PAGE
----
Bleak House

Bleak House

by

Charles Dickens

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Phil Character Analysis

Phil is George’s manservant who helps him run the shooting gallery. Phil is extremely poor and is an orphan and knows little of his origins. When he was a child, he followed a traveling blacksmith to the city and worked in this profession until he was badly burned in an accident. As a result of his injuries, Phil’s face is scarred on one side, and he cannot use one side of his body. He gets around by dragging himself along the wall in the gallery. He lost his customers after this accident and was socially ostracized. George found Phil when he tripped over him, when Phil was lying in a drain in the street. George felt sorry for the poor man and took him on as his assistant. Phil is very loyal to George and is a hard worker. George is a loyal employer to Phil in turn and takes Phil with him at the novel’s end when George is given a job as Sir Leicester Dedlock’s attendant.
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Phil Character Timeline in Bleak House

The timeline below shows where the character Phil appears in Bleak House. The colored dots and icons indicate which themes are associated with that appearance.
Chapter 21
Law vs. Justice Theme Icon
Passion, Obsession, and Madness Theme Icon
...of combat practice. It is deserted, however, and the only person inside is George’s attendant, Phil, who lies asleep upon the floor. (full context)
Philanthropy, Social Responsibility, and Kindness Theme Icon
George wakes Phil and tells him to close the gallery for the night. Phil jumps up obediently and... (full context)
Chapter 24
Law vs. Justice Theme Icon
...a doctor and that he has been sent for by George’s servant to treat Gridley. Phil opens the door and the doctor takes off his hat and reveals that he is... (full context)
Chapter 26
Social Mobility, Class, and Lineage Theme Icon
Philanthropy, Social Responsibility, and Kindness Theme Icon
Haunting, Guilt, and Destiny Theme Icon
Morning breaks over Leicester Square, where George and Phil sleep in the shooting gallery. When the sun is up, the two men rise and... (full context)
Social Mobility, Class, and Lineage Theme Icon
Philanthropy, Social Responsibility, and Kindness Theme Icon
Identity and Appearance Theme Icon
Phil tells George that he became a blacksmith and took over the “tinker’s” business, but he... (full context)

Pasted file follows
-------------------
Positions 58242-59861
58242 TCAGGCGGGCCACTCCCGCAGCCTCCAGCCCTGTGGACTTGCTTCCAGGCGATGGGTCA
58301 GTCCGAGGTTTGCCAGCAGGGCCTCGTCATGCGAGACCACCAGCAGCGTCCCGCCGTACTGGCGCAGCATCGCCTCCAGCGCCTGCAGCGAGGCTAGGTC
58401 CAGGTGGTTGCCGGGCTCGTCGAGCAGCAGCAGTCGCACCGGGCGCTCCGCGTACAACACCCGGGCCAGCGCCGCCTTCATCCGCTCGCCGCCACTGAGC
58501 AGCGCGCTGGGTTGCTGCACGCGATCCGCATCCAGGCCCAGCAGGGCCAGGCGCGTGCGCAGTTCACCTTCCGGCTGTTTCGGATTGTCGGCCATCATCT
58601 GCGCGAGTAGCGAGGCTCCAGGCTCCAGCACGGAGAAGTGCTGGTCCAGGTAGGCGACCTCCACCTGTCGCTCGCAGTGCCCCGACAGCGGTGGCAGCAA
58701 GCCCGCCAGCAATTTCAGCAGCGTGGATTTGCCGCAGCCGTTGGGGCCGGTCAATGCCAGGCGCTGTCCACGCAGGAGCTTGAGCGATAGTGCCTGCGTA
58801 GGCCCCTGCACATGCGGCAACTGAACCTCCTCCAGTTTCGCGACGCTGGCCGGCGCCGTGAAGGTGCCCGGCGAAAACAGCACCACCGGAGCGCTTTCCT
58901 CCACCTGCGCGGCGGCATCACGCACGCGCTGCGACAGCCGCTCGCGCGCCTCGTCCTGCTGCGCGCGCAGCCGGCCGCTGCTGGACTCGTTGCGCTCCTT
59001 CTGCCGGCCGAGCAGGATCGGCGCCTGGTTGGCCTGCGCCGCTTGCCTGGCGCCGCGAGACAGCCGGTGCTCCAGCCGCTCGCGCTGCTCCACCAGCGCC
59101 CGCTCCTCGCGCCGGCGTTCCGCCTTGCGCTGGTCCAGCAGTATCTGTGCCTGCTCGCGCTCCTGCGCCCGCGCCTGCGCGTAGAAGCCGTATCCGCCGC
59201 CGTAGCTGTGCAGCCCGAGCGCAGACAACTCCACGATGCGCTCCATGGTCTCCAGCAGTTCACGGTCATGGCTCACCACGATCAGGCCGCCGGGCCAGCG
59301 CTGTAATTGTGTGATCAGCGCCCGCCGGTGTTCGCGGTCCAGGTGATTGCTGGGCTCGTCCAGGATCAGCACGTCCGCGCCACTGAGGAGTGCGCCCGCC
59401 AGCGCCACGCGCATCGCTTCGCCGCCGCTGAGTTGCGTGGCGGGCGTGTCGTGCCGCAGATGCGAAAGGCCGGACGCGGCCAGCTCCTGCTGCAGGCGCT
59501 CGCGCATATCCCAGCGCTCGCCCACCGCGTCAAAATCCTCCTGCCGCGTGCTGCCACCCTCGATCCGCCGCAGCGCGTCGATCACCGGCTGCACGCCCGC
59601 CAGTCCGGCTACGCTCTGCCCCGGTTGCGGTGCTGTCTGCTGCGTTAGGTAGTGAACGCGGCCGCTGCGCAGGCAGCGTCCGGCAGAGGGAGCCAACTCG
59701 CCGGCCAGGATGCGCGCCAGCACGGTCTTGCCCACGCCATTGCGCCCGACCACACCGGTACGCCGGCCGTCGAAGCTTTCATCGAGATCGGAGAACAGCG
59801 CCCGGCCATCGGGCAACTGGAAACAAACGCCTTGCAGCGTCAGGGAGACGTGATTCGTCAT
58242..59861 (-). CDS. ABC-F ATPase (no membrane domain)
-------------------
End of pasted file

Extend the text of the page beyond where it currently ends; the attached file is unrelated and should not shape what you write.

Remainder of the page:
Law vs. Justice Theme Icon
Passion, Obsession, and Madness Theme Icon
Phil lifts Mr. Smallweed’s chair effortlessly and deposits him by the fire. He hisses in the... (full context)
Law vs. Justice Theme Icon
Haunting, Guilt, and Destiny Theme Icon
...satisfactory reason for it. George goes to a safe and withdraws a sheet of paper. Phil then carries Mr. Smallweed to a carriage, which waits outside, and Judy and George follow... (full context)
Chapter 34
Law vs. Justice Theme Icon
...letter from Mr. Smallweed which asks for the full repayment of his debt. George asks Phil what he makes of it and Phil says that this is always the way in... (full context)
Chapter 47
Law vs. Justice Theme Icon
Passion, Obsession, and Madness Theme Icon
Philanthropy, Social Responsibility, and Kindness Theme Icon
Identity and Appearance Theme Icon
...die, and George solemnly assures the doctor that the boy will be cared for. While Phil takes Jo for a bath, George and Mr. Woodcourt talk of their mutual acquaintance with... (full context)
Social Mobility, Class, and Lineage Theme Icon
Passion, Obsession, and Madness Theme Icon
Philanthropy, Social Responsibility, and Kindness Theme Icon
Haunting, Guilt, and Destiny Theme Icon
Jo lies in bed very ill. Phil and George take good care of him, many people come to visit. Esther, Mr. Jarndyce,... (full context)
Chapter 66
Social Mobility, Class, and Lineage Theme Icon
Philanthropy, Social Responsibility, and Kindness Theme Icon
Haunting, Guilt, and Destiny Theme Icon
...not wish to patronize, rather than out of a genuine desire to win the battle. Phil lives in the groundskeeper’s cottage, and Mrs. Rouncewell is very happy to have her son... (full context)